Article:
You may be well-aware that excess weight gain and obesity is a growing problem in the U.S. and around the world. But the long-term health and well-being concerns for these children as they drift into adulthood is perhaps most concerning. The good news is that there’s growing evidence that, if tackled early, the impact may be lessened.
According to the most recent data from the Centers for Disease Control and Prevention, about 18.5% of children ages 2 to 19 meet the definition of obesity. That’s a nearly 30% increase over a 15-year period.
Across different age groups, the rate is: 13.9% among children ages 2 to 5; 18.4% among those ages 6 to 11; and 6% among kids ages 12 to 19. These numbers are quite high and may have a profound effect on kids’ well-being.
There is also a noticeable disparity among different population groups, with Hispanics being most affected at 25.8%, followed by Black children at 22%, Caucasians at 14% and Asians at 11%. And there’s a considerable disparity among different income groups, with the higher percentages of childhood obesity in lower income groups.
Here are answers to some common questions about childhood obesity:
When do we, as doctors, say that your child has excess weight gain and/or obesity?
It’s important to understand that not all children who appear overweight are obese or overweight, and this may reflect on their larger body frames and weight and growth pattern at different sates of their growth. Body mass index is used by physicians to assess whether a child is overweight or obese. This is a calculation made using weight in relation to height. Children who are overweight are above the expected normal for BMI for their age or height.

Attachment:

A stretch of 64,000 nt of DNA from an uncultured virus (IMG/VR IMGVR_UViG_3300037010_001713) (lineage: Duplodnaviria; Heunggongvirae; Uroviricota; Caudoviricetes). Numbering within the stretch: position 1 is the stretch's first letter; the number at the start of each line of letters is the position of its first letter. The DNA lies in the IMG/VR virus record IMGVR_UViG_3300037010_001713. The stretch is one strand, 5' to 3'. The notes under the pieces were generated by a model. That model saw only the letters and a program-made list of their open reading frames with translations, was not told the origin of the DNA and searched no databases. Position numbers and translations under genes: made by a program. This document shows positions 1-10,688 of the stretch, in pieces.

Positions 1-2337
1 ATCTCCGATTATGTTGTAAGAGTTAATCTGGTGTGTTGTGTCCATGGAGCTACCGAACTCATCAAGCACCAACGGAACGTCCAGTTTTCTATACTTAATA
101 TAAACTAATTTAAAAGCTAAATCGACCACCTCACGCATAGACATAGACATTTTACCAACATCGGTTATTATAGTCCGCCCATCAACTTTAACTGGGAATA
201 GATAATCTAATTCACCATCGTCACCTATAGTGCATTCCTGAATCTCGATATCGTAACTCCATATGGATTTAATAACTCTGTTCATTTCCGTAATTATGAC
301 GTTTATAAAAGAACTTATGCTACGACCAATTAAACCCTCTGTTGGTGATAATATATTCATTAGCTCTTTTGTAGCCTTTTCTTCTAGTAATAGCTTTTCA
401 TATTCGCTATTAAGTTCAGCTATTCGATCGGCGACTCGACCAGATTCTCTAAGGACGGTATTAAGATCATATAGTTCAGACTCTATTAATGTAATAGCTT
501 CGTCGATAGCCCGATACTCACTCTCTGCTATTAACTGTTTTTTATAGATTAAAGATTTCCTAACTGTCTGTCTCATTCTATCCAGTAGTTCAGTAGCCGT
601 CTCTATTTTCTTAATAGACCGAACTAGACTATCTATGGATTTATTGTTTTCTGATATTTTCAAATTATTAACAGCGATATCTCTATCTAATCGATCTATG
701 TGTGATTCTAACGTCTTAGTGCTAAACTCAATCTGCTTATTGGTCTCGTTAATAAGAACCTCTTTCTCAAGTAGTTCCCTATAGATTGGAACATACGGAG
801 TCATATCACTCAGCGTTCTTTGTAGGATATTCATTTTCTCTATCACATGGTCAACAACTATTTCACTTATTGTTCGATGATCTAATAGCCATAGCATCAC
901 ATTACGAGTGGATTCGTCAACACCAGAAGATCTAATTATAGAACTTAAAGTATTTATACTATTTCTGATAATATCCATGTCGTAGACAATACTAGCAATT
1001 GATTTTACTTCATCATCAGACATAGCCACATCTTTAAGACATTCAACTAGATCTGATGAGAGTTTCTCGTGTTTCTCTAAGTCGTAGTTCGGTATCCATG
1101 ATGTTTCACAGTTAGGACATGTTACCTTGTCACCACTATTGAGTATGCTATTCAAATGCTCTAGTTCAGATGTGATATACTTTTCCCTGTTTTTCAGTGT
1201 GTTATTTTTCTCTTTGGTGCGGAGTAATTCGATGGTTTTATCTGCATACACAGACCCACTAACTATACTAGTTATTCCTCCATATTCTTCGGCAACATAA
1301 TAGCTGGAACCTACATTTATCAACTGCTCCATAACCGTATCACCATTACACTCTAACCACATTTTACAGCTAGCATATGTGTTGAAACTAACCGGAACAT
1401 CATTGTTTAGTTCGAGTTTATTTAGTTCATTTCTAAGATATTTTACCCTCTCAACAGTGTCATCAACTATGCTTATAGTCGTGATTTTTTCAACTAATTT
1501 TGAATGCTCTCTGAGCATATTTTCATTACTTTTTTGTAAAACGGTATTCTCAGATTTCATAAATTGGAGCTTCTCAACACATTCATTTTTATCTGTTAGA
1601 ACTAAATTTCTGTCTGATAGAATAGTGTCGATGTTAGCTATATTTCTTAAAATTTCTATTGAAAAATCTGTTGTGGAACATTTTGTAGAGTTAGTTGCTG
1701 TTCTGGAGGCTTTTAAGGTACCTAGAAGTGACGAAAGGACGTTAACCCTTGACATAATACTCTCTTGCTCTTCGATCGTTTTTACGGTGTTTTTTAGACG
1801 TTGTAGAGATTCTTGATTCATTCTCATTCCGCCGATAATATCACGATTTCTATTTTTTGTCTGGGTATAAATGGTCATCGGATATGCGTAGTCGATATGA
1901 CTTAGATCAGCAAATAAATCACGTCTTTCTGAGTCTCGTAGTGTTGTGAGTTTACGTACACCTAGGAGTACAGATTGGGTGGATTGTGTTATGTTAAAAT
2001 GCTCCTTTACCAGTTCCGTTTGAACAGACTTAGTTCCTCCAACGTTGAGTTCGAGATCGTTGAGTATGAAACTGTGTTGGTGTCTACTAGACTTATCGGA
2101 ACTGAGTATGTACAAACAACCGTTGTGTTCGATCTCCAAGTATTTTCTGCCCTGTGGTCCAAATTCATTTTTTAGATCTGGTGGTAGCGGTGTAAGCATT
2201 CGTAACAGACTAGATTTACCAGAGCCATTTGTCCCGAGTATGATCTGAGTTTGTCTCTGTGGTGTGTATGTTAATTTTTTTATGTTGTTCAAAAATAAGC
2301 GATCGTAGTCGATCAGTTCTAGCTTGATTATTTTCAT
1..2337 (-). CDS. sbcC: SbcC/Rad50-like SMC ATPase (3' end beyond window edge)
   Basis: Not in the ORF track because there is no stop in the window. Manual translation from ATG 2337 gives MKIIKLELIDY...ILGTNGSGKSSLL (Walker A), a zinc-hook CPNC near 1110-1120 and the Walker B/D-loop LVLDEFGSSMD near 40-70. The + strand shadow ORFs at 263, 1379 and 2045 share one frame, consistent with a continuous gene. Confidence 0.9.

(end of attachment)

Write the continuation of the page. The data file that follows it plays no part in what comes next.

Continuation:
What are the causes of excess weight gain and obesity?
When your child’s physician evaluates your child for being overweight or obese, he or she will assess reasons for the excess weight gain. More often that not, there’s no single cause for obesity, and it’s related to diet and other factors that we’ll address below. That said, your child’s doctor will be looking for indication of any pathologic causes of obesity as well.
The biggest factor is a high-calorie diet. Often, children who are overweight or obese consume excess fast foods, baked goods and high-calorie snacks from vending machines. They also consume excess sugary drinks, like juices and soda.
Being generally less physically active plays a role. A lack of activity in relation to caloric intake results in the accumulation of weight as fat. Overweight children often spend more time engaging in sedentary activities like playing video games or watching TV for lengthy periods of time.
Studies have shown that psychological factors — especially personal, family or parental stress — can increase a child’s risk of becoming obese. Many children overeat to cope with their emotional problems or stress. There is a higher chance that their parents may also be facing or have faced similar problems.
Family patterns can contribute to risk. Children from families with weights above the upper end of the norm have been observed to be at higher risk to be overweight.
Kids from communities with limited resources and limited access to healthier foods are at higher risk to be overweight. Families in these situations gravitate toward buying high-calorie foods that may not spoil quickly or can be easily stored.
Occasionally, a child may gain excess weight due to an underlying medical condition. Your child’s physician will evaluate dietary history and do a physical exam, plus some lab tests, to rule out these causes. More targeted testing, including genetic testing, may also be required. These potential medical causes include:
— Prader–Willi syndrome has unique features that help distinguish from nutrition- and lifestyle-related weight gain.
— Treatment with steroids for certain disorders can cause children to gain weight. Generally, children shed this weight once they’re off steroids. Some medications that are used to treat mood disorders or psychosis can also increase weight gain by stimulating appetite.
— Hormonal causes like hypothyroidism cause kids to gain excess weight. In growing children, a simultaneous slowing down of height is also observed. Rarely, excess inherent steroid production can also lead to weight gain.
— Children with depression may gain weight due to being less physically acting and eating more to cope with their mental stress.
More from U.S. News